“Abby and Todd have been instrumental to this campaign,” says senior Sean Butterfield, who will take over as one of the media contacts for the campaign in the fall. “We wouldn‘t have done nearly as well talking to you guys if it wasn’t for them.”—N.B.
Here are a few things you might not know about the Charlottesville-Albemarle Rescue Squad: It boasts 120 active members, who are paid not even one thin dime for their Herculean efforts; these members run over 16,000 calls a year, making them one of the busiest all-volunteer rescue squads in the country; they respond to more than 2,000 car-accident calls a year—and, while the national average for vehicle extrication is 30 minutes, CARS’ average time is under 10.
Amazingly, this is just the tip of the iceberg for these men and women. The amount of good that the Rescue Squad does on a given day is truly incalculable—it can only be measured in lives saved, injuries treated and accidents averted. And if there is one person who best exemplifies the hard-driving, selfless esprit de corps of the squad, it would have to be Deputy Chief of Special Operations John Burruss. A volunteer since 1980 (when he sought out and joined the nascent organization after watching “one too many episodes of ‘Emergency,’” he says), Burruss has been in the thick of more harrowing rescues, unstable trenches and building collapses than he can possibly count.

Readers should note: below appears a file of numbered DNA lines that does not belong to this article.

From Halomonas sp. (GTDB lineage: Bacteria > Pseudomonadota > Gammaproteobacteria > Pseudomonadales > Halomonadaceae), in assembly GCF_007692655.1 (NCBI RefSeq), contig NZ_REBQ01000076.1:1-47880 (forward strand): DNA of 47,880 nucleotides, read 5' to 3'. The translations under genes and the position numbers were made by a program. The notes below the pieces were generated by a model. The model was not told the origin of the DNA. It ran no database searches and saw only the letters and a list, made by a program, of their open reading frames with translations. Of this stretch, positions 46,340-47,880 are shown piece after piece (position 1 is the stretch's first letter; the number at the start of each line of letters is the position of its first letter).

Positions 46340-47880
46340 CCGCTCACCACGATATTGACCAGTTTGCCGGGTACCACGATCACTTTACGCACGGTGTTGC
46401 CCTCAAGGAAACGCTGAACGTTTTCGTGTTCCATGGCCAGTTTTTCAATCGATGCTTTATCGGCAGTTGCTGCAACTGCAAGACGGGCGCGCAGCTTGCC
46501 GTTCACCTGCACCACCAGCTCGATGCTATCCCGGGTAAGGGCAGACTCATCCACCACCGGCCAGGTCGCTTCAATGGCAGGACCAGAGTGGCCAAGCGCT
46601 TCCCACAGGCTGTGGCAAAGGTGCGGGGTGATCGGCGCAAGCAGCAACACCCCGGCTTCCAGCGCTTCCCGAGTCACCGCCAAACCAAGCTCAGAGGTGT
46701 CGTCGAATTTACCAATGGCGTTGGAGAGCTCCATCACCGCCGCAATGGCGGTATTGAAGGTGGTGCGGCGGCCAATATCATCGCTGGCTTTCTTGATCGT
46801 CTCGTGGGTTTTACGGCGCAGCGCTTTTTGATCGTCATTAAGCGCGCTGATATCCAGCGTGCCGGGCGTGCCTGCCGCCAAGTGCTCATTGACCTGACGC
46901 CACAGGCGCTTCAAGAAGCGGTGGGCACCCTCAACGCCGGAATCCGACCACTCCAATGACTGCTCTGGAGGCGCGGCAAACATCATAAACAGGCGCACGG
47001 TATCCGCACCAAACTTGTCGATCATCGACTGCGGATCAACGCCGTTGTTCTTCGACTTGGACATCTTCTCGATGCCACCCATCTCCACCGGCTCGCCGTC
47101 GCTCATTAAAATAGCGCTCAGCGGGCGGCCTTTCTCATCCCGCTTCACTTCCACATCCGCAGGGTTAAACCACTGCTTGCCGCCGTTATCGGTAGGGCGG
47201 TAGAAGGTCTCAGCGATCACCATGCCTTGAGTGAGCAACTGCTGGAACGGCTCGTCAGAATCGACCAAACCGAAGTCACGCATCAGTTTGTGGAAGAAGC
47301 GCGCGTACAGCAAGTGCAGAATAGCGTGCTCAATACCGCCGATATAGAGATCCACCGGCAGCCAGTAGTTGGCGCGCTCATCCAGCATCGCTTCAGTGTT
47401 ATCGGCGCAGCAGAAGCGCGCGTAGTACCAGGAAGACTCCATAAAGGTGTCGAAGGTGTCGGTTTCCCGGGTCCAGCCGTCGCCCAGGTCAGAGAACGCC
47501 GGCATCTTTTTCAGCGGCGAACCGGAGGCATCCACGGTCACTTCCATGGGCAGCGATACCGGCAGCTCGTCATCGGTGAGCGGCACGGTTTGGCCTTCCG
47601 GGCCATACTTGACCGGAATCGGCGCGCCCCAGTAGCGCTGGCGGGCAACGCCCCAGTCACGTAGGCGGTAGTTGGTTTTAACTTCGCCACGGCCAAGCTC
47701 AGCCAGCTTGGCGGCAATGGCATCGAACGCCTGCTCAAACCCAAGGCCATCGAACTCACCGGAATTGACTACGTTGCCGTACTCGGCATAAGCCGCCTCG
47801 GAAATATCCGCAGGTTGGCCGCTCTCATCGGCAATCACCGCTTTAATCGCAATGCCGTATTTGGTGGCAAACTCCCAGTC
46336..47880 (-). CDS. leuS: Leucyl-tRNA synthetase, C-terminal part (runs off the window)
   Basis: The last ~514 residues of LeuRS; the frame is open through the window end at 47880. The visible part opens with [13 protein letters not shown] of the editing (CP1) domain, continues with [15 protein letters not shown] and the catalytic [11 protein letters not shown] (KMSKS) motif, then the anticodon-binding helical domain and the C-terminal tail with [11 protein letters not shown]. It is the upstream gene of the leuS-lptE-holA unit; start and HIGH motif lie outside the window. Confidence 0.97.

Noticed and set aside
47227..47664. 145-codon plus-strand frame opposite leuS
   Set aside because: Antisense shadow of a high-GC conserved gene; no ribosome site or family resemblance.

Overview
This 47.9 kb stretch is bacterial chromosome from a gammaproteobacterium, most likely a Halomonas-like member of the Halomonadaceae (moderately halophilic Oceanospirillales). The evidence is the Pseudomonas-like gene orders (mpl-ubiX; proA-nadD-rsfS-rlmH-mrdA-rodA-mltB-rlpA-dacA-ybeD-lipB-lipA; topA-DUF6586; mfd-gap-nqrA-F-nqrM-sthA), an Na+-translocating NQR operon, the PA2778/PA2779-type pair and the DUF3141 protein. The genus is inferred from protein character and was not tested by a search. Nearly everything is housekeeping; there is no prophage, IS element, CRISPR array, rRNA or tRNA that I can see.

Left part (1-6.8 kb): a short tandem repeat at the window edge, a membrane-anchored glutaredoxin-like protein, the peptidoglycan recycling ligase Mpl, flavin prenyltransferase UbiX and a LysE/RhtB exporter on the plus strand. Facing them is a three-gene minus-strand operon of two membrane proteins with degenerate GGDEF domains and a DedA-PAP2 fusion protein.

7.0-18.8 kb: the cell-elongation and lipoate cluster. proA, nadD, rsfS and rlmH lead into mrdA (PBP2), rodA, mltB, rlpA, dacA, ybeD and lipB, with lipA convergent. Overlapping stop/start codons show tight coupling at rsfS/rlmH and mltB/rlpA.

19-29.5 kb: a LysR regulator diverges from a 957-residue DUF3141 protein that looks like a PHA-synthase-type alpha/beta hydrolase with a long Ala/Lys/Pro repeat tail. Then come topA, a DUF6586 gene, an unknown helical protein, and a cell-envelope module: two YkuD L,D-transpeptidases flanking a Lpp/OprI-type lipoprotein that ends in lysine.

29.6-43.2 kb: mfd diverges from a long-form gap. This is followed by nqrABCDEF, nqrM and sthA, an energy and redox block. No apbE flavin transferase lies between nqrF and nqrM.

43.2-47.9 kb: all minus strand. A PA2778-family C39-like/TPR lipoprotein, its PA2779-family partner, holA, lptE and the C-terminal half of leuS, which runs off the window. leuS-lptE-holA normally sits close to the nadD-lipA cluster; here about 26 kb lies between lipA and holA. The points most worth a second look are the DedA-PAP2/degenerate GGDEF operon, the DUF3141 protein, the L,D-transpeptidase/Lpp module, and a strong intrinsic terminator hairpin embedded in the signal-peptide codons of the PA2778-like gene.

“I’m here every day I’m not working,” he admits. And when he’s not out running calls, he’s instructing other units on the intricacies of building collapse, or teaching a “Super” EMT course to UVA students. Although Burruss is quick to point out that every rescue is a group effort, and that no single rescue volunteer is truly a “superhero,” his fellow Squad members (including CARS Chief Dayton Haugh) readily admit that Burruss is first among equals. Among those who would heartily concur is the family of the 40-year-old heart-attack victim Burruss helped resuscitate during a PVCC softball game in July 2005. As the patient’s sister testified at a Board of Supervisors recognition ceremony, “even though the people involved thought they were just doing their job… they did more than just save a life that day. They all worked together to save a family from the debilitating grief that a stunningly sudden death can inflict.”
Sure sounds like a superhero to us.—D.C.
Sean Tubbs doesn’t want to hear any complaining about how you were too busy to go to this lecture or that meeting. From political debates to school board meetings to interviews with development dweebs, Tubbs collects an incredible array of event recordings on his year-old website www.cvillepodcast.com. Anyone can download the MP3-encoded audio from there and listen to it on a computer or an iPod, joining the ranks of the more than 6 million Americans who, according to the Pew Internet and American Life Project, have downloaded podcasts since 2004 (and, in the process, getting one step closer to that much-coveted distinction, “most informed local nerd”). Not that Tubbs serves good-for-you governmental medicine only. He sweetens the digital pot with podcasts on everything from wine tasting to film reviews to live music.